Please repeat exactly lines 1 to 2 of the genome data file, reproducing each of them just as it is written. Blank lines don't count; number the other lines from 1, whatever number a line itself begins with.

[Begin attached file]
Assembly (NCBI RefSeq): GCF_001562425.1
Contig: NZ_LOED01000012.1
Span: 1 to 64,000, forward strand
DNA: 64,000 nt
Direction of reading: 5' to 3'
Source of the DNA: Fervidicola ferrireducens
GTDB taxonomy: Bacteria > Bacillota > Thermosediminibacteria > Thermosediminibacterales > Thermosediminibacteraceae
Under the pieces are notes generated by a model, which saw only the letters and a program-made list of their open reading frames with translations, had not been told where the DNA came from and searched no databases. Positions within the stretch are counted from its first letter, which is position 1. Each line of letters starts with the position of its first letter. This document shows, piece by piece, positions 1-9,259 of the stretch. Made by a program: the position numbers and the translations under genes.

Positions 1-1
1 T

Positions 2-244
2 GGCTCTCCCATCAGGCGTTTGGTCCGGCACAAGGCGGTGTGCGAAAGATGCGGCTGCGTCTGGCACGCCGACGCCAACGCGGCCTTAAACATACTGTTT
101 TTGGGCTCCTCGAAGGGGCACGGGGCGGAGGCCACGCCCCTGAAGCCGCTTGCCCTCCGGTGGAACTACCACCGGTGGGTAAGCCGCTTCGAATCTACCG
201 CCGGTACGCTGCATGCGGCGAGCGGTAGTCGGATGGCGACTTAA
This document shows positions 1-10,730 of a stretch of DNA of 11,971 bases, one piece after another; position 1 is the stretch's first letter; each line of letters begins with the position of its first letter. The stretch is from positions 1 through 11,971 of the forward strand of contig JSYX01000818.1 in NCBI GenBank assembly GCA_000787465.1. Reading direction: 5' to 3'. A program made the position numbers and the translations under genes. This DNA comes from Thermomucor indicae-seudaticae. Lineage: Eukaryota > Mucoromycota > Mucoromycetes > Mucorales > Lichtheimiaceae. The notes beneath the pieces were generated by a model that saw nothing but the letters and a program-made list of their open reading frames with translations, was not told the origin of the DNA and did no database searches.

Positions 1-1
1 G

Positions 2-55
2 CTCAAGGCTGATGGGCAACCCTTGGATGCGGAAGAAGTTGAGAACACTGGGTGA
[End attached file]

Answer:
Assembly (NCBI RefSeq): GCF_001562425.1
Contig: NZ_LOED01000012.1